Weight loss can have various causes, ranging in severity from 'minor' to 'generally fatal'. Finding the true cause means ruling out or confirming each possibility – in other words, diagnosis.
Diagnosis is usually a complex process due to the sheer number of possible causes and related symptoms. In order to diagnose weight loss, we could:
|Cancer In General||16%||Unlikely|
|Diabetes I||5%||Ruled out|
|Valley Fever (Coccidioidomycosis)||0%||Ruled out|
|Short Bowel Syndrome||0%||Ruled out|
Has your weight decreased significantly for unknown reasons in the past year?
Possible responses:→ Don't know / not applicable
→ No / minimal change
→ 5% to 10% / moderate weight loss
→ 11% to 20% / major weight loss
→ Over 20% / very great weight loss
Weight loss can be a predictor of developing Alzheimer's Disease and allow for earlier intervention. The accumulation of the peptide amyloid-beta inside the brain disrupts the body's weight-regulating mechanism, leading to accelerated weight loss years before an actual Alzheimer's diagnosis. [Journal of Neuroscience 2 July 2014, 34 (27) 9096-9106]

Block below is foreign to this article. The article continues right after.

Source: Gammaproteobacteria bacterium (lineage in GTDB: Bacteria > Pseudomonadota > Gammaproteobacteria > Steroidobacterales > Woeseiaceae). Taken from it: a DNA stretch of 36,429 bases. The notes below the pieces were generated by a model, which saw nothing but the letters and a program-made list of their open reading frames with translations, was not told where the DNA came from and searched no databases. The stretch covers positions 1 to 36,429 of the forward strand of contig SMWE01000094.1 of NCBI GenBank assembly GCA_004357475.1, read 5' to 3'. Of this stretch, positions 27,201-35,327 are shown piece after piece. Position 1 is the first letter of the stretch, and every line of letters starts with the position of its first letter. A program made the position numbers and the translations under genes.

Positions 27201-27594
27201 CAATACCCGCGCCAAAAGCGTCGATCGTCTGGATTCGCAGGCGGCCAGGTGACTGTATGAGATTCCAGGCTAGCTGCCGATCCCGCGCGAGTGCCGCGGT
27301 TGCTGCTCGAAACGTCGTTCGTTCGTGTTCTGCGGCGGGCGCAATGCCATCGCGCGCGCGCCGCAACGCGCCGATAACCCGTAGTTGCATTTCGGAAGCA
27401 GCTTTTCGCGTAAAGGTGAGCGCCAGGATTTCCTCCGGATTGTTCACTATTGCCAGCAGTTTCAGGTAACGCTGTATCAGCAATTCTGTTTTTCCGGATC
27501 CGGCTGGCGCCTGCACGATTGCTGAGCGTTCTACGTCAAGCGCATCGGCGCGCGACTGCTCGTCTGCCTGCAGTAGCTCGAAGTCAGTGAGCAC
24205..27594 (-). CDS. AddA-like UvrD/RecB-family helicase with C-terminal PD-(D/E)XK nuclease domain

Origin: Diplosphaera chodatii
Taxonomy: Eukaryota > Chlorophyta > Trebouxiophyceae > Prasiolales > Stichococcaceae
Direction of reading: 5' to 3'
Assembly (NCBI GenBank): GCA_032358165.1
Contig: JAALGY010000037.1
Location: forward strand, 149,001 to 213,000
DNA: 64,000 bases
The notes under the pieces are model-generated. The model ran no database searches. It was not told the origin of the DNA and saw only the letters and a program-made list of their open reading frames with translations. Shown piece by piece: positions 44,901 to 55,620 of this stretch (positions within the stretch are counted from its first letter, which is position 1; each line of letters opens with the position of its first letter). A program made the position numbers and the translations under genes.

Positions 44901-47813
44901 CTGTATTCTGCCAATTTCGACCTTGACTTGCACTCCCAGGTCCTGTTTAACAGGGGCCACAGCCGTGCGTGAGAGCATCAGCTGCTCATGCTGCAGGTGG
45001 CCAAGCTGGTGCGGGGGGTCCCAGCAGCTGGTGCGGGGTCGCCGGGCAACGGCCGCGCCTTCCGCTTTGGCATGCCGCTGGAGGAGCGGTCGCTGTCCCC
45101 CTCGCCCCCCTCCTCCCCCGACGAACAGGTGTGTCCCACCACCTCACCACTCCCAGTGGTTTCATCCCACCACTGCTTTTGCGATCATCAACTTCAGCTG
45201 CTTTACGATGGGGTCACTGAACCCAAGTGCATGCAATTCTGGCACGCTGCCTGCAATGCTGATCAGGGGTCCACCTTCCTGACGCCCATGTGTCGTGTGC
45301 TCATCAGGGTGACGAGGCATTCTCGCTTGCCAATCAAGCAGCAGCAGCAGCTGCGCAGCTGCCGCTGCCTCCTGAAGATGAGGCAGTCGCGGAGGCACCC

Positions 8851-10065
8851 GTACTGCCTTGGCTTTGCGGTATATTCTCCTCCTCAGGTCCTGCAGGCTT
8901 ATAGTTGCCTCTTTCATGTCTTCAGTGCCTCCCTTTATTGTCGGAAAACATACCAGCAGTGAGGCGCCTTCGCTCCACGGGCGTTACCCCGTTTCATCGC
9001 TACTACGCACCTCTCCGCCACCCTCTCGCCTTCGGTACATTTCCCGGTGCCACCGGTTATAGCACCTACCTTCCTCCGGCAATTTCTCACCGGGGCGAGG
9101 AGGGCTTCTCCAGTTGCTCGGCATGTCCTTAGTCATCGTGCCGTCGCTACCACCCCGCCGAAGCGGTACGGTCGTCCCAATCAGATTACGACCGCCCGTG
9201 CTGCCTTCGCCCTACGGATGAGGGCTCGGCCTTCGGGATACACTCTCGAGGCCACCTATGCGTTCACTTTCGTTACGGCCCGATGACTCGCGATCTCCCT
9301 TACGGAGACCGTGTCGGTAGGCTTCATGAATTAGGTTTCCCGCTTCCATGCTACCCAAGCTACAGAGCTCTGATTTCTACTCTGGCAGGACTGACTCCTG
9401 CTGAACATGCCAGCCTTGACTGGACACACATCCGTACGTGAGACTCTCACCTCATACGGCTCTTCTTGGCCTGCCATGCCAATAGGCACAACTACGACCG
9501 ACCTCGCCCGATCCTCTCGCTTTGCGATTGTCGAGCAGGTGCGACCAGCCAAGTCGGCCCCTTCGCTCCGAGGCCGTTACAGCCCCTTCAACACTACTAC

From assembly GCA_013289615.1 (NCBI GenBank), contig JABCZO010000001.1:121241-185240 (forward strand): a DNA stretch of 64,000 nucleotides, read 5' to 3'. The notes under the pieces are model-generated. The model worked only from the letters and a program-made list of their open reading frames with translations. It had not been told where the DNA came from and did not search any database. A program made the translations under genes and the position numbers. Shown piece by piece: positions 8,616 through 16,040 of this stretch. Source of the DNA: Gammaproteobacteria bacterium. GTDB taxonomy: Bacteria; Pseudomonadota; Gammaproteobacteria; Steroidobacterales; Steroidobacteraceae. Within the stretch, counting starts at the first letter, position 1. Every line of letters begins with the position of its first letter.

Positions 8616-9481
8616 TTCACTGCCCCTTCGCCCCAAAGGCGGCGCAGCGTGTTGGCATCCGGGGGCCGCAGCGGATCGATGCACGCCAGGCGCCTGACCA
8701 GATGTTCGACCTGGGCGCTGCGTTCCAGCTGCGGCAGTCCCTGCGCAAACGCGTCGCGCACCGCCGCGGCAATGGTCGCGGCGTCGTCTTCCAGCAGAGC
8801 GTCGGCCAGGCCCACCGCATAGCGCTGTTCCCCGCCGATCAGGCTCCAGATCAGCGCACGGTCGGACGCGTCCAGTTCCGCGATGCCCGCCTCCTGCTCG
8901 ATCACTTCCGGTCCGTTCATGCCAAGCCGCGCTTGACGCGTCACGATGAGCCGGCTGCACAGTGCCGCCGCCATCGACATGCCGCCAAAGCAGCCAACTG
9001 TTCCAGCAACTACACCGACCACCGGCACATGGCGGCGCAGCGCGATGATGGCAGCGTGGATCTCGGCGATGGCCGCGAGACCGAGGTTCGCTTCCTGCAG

Weight loss can occur in carcinoid syndrome, as in most cancers, and the presence of diarrhea may contribute to further losses.
Weight loss is a common finding among individuals with chronic heart failure. It is evident that malabsorption of fats is related to heart failure. In one study, subjects with heart disease had 10 times more fat in their stool than heart-healthy individuals. This means those with heart disease weren't absorbing their fats [Am J Cardiology 5: p.295, 1960]. Yet heart patients are typically placed on low-fat diets! These individuals were leaner, but not healthier.
Weight loss can indicate uncontrolled diabetes, while weight gain suggests an increased risk of getting it.